The Ryukyu Archipelago consists of approximately 39 inhabited islands with over a hundred smaller islands, sandbars, and rocky outcroppings. The islands stretch from southern Japan to Taiwan and are located in the sub-tropical zone. Okinawa's climate is characterized with very mild winters and hot, humid summers. Okinawa used to be an independent kingdom so its culture, social customs, and history differ from that of mainland Japan.
History and Culture
The Ryukyu Kingdom Era spanned almost five centuries from 1429 until 1879 upon which Japan annexed the islands. During this time, Okinawan culture flourished as it independently traded with China, the Kingdom of Siam (Thailand), Korea, and other Asian nations. Even today remnants of the Ryukyu Kingdom Era can be seen around the island at such places as Shuri Castle, the palace of Shikina-en, and Tamaudun. Colorful festivals that occur throughout the year also provide a window into the island's ancient past.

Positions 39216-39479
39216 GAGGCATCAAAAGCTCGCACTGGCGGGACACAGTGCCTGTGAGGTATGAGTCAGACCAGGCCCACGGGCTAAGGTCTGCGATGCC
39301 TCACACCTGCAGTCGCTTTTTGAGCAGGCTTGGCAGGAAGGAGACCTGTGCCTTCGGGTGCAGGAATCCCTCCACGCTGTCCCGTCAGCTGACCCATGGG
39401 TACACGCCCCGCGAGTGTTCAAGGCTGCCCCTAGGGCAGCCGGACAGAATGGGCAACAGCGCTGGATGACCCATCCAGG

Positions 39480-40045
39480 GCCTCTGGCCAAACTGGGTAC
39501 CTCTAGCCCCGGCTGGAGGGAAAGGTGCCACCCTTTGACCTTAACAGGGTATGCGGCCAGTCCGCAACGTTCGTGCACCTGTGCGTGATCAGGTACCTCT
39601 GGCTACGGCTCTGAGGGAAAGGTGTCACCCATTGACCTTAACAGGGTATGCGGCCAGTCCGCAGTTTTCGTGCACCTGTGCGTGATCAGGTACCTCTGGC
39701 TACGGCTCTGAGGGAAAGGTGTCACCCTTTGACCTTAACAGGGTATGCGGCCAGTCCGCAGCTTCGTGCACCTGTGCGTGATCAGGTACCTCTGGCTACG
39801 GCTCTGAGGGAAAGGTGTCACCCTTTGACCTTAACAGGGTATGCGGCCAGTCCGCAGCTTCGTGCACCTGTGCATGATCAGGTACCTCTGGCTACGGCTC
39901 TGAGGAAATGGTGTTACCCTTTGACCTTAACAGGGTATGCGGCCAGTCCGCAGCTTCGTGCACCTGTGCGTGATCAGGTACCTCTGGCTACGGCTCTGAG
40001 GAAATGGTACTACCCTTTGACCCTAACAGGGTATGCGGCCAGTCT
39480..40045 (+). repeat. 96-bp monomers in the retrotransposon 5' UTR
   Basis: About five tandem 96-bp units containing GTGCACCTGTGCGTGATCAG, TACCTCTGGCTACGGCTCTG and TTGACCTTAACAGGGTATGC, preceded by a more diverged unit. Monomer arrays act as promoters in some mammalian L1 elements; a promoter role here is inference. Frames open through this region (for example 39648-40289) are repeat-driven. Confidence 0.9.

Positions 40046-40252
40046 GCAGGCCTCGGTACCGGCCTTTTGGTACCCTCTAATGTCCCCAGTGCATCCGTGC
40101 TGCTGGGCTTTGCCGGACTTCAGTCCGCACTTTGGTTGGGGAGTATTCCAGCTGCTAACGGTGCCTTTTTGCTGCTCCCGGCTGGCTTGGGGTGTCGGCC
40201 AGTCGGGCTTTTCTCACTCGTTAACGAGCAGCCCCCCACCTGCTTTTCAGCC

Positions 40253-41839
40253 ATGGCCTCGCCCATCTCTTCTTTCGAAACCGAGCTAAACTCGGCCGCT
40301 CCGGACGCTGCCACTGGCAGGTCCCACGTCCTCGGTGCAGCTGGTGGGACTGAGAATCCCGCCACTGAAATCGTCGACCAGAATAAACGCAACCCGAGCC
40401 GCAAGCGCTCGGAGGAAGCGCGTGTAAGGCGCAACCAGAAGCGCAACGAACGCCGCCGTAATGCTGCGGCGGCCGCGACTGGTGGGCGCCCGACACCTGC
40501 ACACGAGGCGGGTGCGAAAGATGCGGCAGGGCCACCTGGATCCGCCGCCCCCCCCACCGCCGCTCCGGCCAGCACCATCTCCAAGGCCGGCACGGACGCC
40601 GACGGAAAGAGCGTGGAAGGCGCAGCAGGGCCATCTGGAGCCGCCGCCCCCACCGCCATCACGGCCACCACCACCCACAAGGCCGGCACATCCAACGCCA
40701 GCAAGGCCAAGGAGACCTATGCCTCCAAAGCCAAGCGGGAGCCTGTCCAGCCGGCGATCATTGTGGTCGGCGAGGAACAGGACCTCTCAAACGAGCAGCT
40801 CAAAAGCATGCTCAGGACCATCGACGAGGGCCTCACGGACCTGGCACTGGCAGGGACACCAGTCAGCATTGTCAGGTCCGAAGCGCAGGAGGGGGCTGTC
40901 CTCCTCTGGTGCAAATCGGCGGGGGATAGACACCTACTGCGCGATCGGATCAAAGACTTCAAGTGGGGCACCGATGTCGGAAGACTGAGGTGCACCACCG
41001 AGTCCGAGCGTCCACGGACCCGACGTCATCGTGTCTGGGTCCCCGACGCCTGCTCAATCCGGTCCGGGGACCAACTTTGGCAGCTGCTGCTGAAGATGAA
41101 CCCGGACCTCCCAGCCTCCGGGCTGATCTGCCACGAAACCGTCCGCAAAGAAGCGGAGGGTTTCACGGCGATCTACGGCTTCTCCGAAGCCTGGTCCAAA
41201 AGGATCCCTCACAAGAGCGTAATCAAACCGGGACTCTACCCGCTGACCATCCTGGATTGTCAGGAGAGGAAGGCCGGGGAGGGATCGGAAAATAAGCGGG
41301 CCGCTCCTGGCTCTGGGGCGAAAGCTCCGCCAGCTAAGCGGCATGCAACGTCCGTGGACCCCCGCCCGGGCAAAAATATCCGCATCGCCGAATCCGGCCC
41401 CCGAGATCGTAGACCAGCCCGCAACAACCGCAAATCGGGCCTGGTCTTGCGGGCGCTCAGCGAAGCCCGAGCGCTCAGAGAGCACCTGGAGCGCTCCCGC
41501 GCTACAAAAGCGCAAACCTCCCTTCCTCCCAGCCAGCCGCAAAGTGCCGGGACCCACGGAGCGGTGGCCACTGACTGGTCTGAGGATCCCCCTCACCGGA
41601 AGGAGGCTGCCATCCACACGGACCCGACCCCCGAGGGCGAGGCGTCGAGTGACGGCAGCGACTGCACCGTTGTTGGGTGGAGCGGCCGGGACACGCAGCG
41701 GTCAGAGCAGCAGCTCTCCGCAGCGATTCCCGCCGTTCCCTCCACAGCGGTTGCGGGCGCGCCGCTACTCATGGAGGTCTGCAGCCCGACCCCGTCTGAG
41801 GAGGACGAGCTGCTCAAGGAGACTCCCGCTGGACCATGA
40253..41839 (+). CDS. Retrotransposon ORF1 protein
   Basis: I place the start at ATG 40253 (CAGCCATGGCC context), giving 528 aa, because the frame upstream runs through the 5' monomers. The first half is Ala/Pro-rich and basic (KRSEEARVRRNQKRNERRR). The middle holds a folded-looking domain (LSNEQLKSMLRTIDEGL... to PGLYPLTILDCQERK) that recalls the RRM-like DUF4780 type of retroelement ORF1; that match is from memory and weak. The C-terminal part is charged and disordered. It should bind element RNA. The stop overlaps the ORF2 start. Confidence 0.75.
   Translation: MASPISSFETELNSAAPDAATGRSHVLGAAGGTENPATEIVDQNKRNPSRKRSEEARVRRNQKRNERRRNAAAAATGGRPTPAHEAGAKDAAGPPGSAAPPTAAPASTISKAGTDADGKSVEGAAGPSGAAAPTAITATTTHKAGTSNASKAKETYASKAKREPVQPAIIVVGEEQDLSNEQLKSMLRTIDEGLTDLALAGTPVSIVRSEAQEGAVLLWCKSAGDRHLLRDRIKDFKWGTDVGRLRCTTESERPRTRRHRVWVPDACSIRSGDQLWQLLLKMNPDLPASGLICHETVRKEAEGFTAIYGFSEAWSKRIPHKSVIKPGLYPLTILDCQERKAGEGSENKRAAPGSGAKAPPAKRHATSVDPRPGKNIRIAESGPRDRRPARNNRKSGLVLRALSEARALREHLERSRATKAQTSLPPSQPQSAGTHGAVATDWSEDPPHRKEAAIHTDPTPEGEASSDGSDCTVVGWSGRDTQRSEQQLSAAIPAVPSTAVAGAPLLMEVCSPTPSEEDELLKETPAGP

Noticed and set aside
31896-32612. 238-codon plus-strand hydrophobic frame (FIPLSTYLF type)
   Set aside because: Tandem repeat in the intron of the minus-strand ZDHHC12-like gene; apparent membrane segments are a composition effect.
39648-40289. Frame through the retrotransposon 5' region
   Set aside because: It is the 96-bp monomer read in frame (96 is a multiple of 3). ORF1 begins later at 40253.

The crystal waters surrounding Okinawa's islands hold approximately 380 different species of coral - one of the richest diversities in the world. Just one hour away by ferry from Naha Port lay the Kerama Islands, where some amazing snorkeling and diving sites can be found. Further south, visitors will find the islands of Ishigaki and Iriomote, where jungles and mangrove forests wait to be explored. On Okinawa Island, guests can relax on nice beaches or head north into the lush sub-tropical rainforests of Yanbaru.
Besides stunning nature, Okinawa is also the home to nine UNESCO World Heritage Sites. There are theme parks for families, fantastic shopping, and plenty of great food ranging from local to international cuisine. Okinawa offers something for everyone.